Geo-location is potentially major security risks

by Michael Smith (Veshengro)

If you value your privacy and your security (not just your online one) then do not use geo-tagging

According to IT security and compliance specialist Cryptzone geo-location tagging security issues are likely to be a major issue in 2012 – and that many users of smartphones are unaware of the potentially serious security consequences of their use of the technology.

Most smartphones now have native GPS/satnav features, the default setting for most pictures – and videos – taken with these devices is to embed the GPS co-ordinates along with the date and time that the image was taken. This can have serious security implication for the person, and his home.

It is saying to any criminal who might know where this person lives “hi, my home is empty... come and burglarize it.”

When smartphones upload these images to the Internet – to portals such Facebook or Flickr – there is a very strong chance that they will also upload the GPS data as well. This information could be subsequently misused by third parties, perhaps for stalking purposes, for general crime and even cybercrime.

Too many users of Facebook and other such portals put too much information on to those forums but with geo-location tagging a simple picture of one's home, one's place of work, etc., immediately makes it findable on any map and via a satnav.

Since most human activities online have some kind of a location aspect, this brings both opportunities and significant risks, especially when it comes to location tagging.

Many people are too careless already by putting way too much information into their profiles, whether on Facebook, LinkedIn, MySpace, or wherever, which is one of the main reason why each and every holiday season the warning is being issued to them not to post pictures, etc., from their vacation spots.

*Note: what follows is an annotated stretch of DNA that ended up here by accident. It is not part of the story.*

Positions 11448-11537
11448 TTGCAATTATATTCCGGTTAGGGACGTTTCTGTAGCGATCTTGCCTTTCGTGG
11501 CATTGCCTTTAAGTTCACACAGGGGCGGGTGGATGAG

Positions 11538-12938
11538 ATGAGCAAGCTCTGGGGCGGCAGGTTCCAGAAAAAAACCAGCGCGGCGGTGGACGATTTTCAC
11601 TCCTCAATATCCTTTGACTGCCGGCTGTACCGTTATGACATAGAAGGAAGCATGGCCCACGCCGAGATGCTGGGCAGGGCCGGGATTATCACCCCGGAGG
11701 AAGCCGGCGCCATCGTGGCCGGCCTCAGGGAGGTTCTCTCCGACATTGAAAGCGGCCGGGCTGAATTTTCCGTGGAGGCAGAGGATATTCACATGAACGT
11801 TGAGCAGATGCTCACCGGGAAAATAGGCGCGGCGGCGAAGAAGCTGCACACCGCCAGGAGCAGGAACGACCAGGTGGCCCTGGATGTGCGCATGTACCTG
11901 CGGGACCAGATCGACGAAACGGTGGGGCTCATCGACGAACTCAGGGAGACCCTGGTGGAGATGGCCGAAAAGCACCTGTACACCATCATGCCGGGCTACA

Add geo-location tagging into that equation, and even just having the geo-location tagging used, and you have the recipe for disaster, including serious crime.

Cybercriminals are now starting to crowdsource information that is available on the Internet – using open source software such as Maltego – and then tying in geo-location data from photos.

Then you also have sites such as – an open source data site – that lists the IP addresses of around 20 per cent of files that have been shared across the Internet.

So far Suren Ter-Saakov – the Russian IT expert behind this portal – claims to have crowdsourced around 50 million unique IP addresses that have file-shared all manner of music, video and software files.

And when you start to tie all this information together – related photo information, the GPS coordinates of where an image or video was taken, and the IP addresses of users – you start to assemble a pastiche of the user. From this data, you then can begin to assemble a profile of the user and what their habits are.

This is why geo-location data is potentially so dangerous, as it can be used to bolster other information that is available on the Internet, and which can readily be assembled using software like Maltego.

From there it is then a relatively easy step to perform a highly targeted phishing or similar type of attack on the individual – using information about their location, their interests and other data derived from, say, their Facebook profile.

Geo-location and -tagging brings with it many new opportunities, but there are significant and serious dangers associated with this pool of information. And no matter how many times the experts say it, this type of information is not as anonymous as you might think.

So, what do you do?

  1. You turn off geo-location tagging, whether on your smartphone or your laptop/netbook and you also do the same on Facebook, etc., where this possibility exists.

  2. You check very carefully as to what you have on information in your profiles, whether on Facebook, Blogger, Twitter, LinkedIn, or what-have-you, and make sure that you have minimum information on there only, and have the security settings, even with the minimum information, set to the highest settings.

Only the other day I have seen someone on a forum where I am a member, and – theoretically it is a members only one with the entire site hidden – where people are often rather paranoid, posting their personal telephone numbers and such. This is highly dangerous.

So, let's be careful out there and let's be careful what we “share” online.

© 2011